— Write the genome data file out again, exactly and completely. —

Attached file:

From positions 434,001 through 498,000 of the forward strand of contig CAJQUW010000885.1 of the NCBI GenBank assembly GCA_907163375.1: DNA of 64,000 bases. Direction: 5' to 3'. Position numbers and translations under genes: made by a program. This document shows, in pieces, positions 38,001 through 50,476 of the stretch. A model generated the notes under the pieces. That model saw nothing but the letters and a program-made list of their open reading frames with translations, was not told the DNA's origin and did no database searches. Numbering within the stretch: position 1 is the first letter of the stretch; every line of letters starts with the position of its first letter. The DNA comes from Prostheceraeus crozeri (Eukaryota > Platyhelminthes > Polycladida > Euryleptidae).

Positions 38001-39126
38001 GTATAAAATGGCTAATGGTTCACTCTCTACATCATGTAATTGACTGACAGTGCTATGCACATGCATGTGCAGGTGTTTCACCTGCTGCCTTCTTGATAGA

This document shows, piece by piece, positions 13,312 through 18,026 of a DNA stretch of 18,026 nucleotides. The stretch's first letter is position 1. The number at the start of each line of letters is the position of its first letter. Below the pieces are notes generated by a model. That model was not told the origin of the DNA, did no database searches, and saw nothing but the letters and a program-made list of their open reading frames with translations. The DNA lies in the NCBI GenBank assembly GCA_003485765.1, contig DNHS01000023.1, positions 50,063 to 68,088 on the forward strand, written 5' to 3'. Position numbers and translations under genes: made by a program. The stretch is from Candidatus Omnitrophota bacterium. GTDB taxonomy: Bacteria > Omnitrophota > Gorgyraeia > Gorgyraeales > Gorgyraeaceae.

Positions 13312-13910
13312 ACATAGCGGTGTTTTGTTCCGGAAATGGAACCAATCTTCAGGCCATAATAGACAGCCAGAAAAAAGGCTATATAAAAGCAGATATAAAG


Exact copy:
From positions 434,001 through 498,000 of the forward strand of contig CAJQUW010000885.1 of the NCBI GenBank assembly GCA_907163375.1: DNA of 64,000 bases. Direction: 5' to 3'. Position numbers and translations under genes: made by a program. This document shows, in pieces, positions 38,001 through 50,476 of the stretch. A model generated the notes under the pieces. That model saw nothing but the letters and a program-made list of their open reading frames with translations, was not told the DNA's origin and did no database searches. Numbering within the stretch: position 1 is the first letter of the stretch; every line of letters starts with the position of its first letter. The DNA comes from Prostheceraeus crozeri (Eukaryota > Platyhelminthes > Polycladida > Euryleptidae).

Positions 38001-39126
38001 GTATAAAATGGCTAATGGTTCACTCTCTACATCATGTAATTGACTGACAGTGCTATGCACATGCATGTGCAGGTGTTTCACCTGCTGCCTTCTTGATAGA

This document shows, piece by piece, positions 13,312 through 18,026 of a DNA stretch of 18,026 nucleotides. The stretch's first letter is position 1. The number at the start of each line of letters is the position of its first letter. Below the pieces are notes generated by a model. That model was not told the origin of the DNA, did no database searches, and saw nothing but the letters and a program-made list of their open reading frames with translations. The DNA lies in the NCBI GenBank assembly GCA_003485765.1, contig DNHS01000023.1, positions 50,063 to 68,088 on the forward strand, written 5' to 3'. Position numbers and translations under genes: made by a program. The stretch is from Candidatus Omnitrophota bacterium. GTDB taxonomy: Bacteria > Omnitrophota > Gorgyraeia > Gorgyraeales > Gorgyraeaceae.

Positions 13312-13910
13312 ACATAGCGGTGTTTTGTTCCGGAAATGGAACCAATCTTCAGGCCATAATAGACAGCCAGAAAAAAGGCTATATAAAAGCAGATATAAAG